But before we come to the temporal money, it is important to understand that over the very many centuries in India, right from 6th Century BC from the punch-marked series of the Mahajanapadas, coins were prevalent in India. With the Mauryas, Guptas, Cholas, Delhi Sultans and finally the Mughals, coins proliferated through the very lowest denominator. With the Delhi Sultans enforcing tax payments in coins, the barter system was largely pushed into the background, existing largely in a community setup. The traditional forms of exchange, namely, supari (betel-nut), bitter almonds, and cowries, existed but were gradually being replaced with “pukka” currency. Thus, while you could still find a potter in a 17th century village to sell you a cooking-pot in exchange of a half-a-sack of grain, he’d rather prefer that you paid him in Hali Sicca, the Ankushi rupee or even the Chandori rupee. Continue reading

The Legacy of Sultan Manmohan Singh Tughlaq

Time is a rather malleable entity, unpredictable and quite unfathomable. Linear it is, say many, like a fabric all meshed up, say few, heavy like gravity, like a quasar, multi-dimensional, ephemeral, unreal, say the rest. The passage of time, quantified by the circular rotation of two sinewy arms on our clocks, is meant to signify a sort of permanence, a moment that is lost or gone, ceases to exist. There’s nothing that one can do to bring it back, lost in the ever-infinite sea of eternity. Past is past, and present is present, and never the twain shall meet, is good a testament, that could have well been etched in stone on that tablets that were forged at Mount Sinai.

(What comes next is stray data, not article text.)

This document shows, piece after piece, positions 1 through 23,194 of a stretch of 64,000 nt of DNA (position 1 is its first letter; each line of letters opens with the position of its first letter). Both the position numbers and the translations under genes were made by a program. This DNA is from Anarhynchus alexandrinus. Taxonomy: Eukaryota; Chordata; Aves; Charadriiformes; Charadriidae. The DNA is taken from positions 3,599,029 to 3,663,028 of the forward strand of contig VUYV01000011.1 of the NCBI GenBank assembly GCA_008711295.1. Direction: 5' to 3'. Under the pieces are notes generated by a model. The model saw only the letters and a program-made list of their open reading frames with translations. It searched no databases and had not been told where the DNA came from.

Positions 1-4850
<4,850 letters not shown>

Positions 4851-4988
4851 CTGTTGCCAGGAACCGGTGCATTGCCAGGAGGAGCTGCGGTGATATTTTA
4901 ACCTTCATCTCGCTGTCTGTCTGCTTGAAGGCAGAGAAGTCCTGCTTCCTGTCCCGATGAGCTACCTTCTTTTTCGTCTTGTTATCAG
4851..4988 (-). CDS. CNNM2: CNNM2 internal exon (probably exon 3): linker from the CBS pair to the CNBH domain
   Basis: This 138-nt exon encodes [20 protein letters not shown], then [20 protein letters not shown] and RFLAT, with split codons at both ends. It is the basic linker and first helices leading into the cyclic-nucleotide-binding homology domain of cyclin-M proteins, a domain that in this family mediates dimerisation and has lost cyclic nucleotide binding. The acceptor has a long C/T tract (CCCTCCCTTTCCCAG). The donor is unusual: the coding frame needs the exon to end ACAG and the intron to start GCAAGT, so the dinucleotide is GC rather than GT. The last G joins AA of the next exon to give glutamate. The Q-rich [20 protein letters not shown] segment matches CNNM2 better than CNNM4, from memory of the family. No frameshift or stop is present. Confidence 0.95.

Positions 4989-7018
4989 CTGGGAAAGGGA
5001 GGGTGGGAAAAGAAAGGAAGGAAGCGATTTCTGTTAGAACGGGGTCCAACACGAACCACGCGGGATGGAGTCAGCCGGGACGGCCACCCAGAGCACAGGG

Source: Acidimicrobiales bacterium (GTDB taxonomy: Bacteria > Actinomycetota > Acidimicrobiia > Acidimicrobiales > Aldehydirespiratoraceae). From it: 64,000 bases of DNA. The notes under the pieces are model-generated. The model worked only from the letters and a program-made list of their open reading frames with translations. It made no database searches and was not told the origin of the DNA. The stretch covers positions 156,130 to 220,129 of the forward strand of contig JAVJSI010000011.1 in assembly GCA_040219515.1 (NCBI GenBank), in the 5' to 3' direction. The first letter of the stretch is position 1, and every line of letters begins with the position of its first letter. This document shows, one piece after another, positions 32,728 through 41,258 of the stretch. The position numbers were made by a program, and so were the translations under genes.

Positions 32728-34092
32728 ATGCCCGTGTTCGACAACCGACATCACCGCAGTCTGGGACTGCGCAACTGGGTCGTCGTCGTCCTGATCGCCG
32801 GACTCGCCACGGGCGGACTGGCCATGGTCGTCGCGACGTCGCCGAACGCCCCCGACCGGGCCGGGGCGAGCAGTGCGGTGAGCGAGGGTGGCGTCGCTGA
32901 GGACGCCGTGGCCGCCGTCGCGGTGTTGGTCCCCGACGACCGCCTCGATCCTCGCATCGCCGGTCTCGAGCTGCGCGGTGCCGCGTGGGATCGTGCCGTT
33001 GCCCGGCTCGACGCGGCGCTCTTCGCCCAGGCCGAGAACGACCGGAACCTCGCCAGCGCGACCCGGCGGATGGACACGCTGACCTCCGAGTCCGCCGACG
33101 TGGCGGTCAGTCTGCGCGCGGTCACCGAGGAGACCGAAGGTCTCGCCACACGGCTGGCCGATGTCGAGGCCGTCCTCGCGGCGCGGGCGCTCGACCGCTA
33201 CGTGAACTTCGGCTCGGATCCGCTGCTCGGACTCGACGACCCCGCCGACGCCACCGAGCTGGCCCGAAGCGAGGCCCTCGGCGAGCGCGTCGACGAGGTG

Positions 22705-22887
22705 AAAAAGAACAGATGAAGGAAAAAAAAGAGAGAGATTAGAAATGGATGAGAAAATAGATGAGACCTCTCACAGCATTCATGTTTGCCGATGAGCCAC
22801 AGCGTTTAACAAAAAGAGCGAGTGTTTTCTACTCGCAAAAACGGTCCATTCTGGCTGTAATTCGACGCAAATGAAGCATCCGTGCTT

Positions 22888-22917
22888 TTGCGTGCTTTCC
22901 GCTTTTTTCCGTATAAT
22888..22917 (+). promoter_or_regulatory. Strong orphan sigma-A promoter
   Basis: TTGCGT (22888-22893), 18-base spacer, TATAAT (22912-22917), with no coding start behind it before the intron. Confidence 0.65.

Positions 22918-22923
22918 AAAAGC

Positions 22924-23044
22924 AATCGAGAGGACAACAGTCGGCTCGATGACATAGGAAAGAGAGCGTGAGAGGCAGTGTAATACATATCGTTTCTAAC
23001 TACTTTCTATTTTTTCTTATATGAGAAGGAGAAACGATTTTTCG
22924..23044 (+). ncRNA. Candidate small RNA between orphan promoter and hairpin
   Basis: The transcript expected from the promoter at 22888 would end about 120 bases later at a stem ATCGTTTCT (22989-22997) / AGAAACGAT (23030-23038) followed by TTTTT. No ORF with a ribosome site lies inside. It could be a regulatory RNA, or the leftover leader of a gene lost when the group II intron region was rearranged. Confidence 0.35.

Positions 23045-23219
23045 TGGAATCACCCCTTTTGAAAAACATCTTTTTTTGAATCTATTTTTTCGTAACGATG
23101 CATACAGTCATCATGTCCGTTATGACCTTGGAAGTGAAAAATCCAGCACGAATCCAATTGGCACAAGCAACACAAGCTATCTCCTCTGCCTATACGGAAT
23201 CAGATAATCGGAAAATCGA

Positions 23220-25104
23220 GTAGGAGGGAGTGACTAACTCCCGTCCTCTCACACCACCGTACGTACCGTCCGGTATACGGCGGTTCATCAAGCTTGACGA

And yet for all its permanence, time sometimes also seems permeable, like a sponge or something. The little circles on one side forming a connection to another side. The connections are unmistakable, inescapable. And while the recorded history of our species only stretches a couple of thousand years, even in this short period we have seen events taking shape in different time, different climate, mirroring each other in a very strange ethereal manner. Separated by a vast ocean of time, yet, these events seem like some sort of cosmic clones of each other. History (which is a product of time) indeed has a very uncanny knack of repeating itself.